In the first election that women were allowed to contest – and the first that they were allowed to vote in – at least 20 women have made history in Saudi Arabia by winning seats on municipal councils around the country.

The 18 successful candidates were among more than 900 women to run in the first election held since late Saudi King Abdullah announced in September 2011 that women would be allowed to vote in the next election.

While official results are expected to be announced later Monday, media reports say that women won seats in a range of councils across the country – from the country's largest city to small villages, according to Al Jazeera .

There had been heavy criticism in the lead up to the election from rights groups that the measure represented only limited progress due to the undemocratic nature of the country and heavy restrictions on women's right to campaign.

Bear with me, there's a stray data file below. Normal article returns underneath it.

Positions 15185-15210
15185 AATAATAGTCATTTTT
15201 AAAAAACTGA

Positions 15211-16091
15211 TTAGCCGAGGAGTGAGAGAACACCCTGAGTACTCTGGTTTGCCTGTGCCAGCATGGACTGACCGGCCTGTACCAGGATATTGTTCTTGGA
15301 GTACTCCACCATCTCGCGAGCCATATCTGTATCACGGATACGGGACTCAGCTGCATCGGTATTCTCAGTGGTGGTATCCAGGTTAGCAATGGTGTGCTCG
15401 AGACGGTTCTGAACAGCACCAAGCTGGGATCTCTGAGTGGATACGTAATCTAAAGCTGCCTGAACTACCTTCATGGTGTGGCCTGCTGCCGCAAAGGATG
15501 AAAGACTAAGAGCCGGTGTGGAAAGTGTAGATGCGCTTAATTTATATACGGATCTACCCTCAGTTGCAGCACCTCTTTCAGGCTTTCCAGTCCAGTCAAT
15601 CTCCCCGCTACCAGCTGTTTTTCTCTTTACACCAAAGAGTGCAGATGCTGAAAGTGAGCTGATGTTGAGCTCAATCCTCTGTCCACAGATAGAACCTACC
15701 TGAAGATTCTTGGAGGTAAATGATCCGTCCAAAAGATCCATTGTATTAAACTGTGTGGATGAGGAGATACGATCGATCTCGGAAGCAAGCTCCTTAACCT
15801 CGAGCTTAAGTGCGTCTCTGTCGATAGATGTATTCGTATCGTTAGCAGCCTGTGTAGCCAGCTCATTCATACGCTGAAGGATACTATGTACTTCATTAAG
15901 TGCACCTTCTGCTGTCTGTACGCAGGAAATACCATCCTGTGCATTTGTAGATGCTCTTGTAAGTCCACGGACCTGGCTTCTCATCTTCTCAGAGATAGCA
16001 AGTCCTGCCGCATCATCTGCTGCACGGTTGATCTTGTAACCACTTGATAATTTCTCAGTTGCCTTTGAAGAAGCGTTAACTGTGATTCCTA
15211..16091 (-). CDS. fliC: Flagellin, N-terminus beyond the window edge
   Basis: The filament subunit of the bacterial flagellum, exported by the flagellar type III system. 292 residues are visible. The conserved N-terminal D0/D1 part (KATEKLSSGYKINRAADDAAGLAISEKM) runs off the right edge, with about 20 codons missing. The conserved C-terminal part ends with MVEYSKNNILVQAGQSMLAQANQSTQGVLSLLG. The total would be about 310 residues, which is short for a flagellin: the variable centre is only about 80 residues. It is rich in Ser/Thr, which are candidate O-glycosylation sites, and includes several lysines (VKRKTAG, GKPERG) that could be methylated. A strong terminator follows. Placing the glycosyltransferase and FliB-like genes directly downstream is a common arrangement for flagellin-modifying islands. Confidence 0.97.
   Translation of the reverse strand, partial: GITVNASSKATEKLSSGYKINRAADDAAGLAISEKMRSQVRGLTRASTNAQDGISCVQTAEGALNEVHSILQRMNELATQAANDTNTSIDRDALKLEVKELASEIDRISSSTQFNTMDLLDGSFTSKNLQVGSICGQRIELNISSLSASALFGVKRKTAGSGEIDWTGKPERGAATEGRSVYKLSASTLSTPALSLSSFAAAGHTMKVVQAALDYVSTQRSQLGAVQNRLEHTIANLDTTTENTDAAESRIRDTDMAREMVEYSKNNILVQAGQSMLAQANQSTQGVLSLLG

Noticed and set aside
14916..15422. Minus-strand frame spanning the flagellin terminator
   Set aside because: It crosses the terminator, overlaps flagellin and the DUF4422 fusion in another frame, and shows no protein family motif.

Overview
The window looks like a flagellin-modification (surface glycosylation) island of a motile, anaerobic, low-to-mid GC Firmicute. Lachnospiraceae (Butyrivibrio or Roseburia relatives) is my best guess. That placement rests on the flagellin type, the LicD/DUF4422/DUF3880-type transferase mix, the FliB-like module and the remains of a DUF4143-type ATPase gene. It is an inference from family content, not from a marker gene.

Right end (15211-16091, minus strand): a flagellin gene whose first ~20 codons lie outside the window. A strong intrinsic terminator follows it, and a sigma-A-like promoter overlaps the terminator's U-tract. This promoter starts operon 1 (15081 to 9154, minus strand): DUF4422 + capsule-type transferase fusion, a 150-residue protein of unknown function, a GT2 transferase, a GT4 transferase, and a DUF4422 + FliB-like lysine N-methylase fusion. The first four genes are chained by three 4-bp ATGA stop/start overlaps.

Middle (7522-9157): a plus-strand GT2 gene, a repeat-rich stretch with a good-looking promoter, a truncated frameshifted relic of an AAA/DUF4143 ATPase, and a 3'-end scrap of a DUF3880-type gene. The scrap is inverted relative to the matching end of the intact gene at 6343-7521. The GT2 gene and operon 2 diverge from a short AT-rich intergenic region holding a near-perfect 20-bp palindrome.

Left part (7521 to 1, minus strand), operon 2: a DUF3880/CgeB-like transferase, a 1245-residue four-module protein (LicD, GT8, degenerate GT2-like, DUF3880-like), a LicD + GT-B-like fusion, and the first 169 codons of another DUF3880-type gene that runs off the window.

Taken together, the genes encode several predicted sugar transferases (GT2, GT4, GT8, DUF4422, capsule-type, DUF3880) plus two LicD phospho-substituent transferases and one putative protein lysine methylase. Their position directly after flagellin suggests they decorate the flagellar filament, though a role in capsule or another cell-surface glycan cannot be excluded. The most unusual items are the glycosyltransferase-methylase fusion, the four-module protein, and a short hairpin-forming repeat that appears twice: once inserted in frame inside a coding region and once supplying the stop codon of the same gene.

The municipal councils have little power in the country. Women have also been appointed to the Shura Council, though it functions as little more than an advisory body to the absolute monarch, King Salman.

There were also significant restrictions on women's ability to campaign in the highly segregated Saudi Arabia. Female candidates were not allowed to directly campaign to men. However, while photographs of the female candidates were barred in advertising under existing Saudi law, the election commission extended the ban to male candidates in a measure of fairness.

But even the limited success of the candidates – 20 seats our of more than 2,000 being contested – couldn't contain the enthusiasm of a generation of women getting to vote for the first time.